Dahlin was absolutely dazzling as a rookie, to the point that I was arguing that the Sabres should have echoed the Dallas Stars’ handling of Miro Heiskanen by giving Dahlin even more ice time, just to see if he could handle it. Maybe the Sabres will drop any facade of the “training wheels” being on in 2019-20? I’d guess Dahlin can thrive even in tough, big minutes — particularly compared to the Buffalo’s less-than-ideal other options.

Again, Mittelstadt needs to be better in his second full season. He came into the NHL with Calder Trophy hype not that different from Dahlin, and 2018-19 readjusted expectations … but a leap in 2019-20 could be crucial for Buffalo’s chances to compete.

Playoffs or Lottery: The Sabres did a lot right, and if Krueger ends up being a big upgrade from Phil Housley as head coach, then Buffalo could leap even further.

Unfortunately, the Sabres are also in arguably the toughest division in the NHL. It’s difficult to imagine Buffalo being in range of last year’s top three Atlantic teams (Tampa Bay, Boston, and Toronto), and the Panthers spent a ton to improve on what was already an impressive core. There might not be a lot of seats left in this game of musical chairs, and my guess is that the Sabres will find themselves stumbling out of the mix once again.

It wouldn’t be shocking if Buffalo stayed in the bubble longer than last season, but I’d say they’re more likely to play the lottery than reach the postseason.

MORE:
• ProHockeyTalk’s 2019 NHL free agency tracker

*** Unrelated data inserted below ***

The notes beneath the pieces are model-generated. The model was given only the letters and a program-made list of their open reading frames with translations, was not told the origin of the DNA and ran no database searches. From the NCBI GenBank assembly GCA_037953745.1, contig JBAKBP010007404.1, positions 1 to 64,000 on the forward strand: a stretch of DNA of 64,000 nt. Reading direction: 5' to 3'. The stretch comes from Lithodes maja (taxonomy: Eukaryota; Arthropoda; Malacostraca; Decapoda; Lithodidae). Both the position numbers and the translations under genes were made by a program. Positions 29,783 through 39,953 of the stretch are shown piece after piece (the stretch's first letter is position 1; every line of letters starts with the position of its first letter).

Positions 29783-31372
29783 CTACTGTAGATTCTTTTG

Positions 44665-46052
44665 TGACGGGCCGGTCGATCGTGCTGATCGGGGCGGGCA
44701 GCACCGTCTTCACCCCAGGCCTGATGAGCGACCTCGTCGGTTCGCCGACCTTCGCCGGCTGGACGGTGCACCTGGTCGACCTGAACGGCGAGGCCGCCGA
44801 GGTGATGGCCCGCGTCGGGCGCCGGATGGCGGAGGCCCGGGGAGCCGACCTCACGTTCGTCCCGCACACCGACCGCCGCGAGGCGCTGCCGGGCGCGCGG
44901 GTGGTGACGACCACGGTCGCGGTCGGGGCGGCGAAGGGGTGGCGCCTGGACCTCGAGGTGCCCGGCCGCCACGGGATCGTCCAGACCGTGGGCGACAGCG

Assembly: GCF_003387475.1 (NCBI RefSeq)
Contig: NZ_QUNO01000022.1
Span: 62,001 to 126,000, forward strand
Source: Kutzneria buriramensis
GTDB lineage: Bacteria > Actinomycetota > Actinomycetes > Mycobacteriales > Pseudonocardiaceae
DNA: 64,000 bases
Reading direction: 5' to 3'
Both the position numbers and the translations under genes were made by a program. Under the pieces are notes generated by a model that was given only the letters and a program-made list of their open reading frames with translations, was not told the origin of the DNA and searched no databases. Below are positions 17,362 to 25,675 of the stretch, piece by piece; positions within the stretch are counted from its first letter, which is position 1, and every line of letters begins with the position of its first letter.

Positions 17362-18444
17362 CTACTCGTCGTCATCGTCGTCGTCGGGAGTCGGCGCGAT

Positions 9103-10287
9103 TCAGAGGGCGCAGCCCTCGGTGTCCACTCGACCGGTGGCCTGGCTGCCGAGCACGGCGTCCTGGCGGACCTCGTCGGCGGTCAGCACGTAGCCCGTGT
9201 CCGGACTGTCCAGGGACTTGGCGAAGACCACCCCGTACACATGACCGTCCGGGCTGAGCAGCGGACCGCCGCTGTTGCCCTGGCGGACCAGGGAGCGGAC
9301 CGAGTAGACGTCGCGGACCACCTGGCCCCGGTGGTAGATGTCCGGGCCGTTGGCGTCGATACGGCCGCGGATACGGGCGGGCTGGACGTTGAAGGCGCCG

• Your 2019-20 NHL on NBC TV schedule

James O’Brien is a writer for Pro Hockey Talk on NBC Sports. Drop him a line at phtblog@nbcsports.com or follow him on Twitter @cyclelikesedins.

Sabres fire Housley after brutal finish

Getty Images
11 Comments

Reminder: in hockey, it’s not three strikes and you’re out. If Sunday’s any indication, sometimes you only get two.

The Buffalo Sabres fired head coach Phil Housley after two seasons, giving him the same rope as the Florida Panthers afforded Bob Boughner, who was also canned after two seasons. The parallels continue from there – both the Sabres and Panthers are Atlantic Division teams with heightened expectations they didn’t reach, but also seem to change directions at the drop of a hat – and Sabres GM Jason Botterill has his work cut out for him in getting through another tough patch.

Housley failed to bring the Sabres to the 2018 and 2019 Stanley Cup Playoffs, and Buffalo’s continued struggles has clearly left the mood strained for loyal fans. The Sabres went 58-84-22 under Housley, memorably going from first in the NHL briefly this season, to plummeting to the point that the Sabres have the fifth-best (8.5 percent) chance of winning the 2019 NHL Draft Lottery.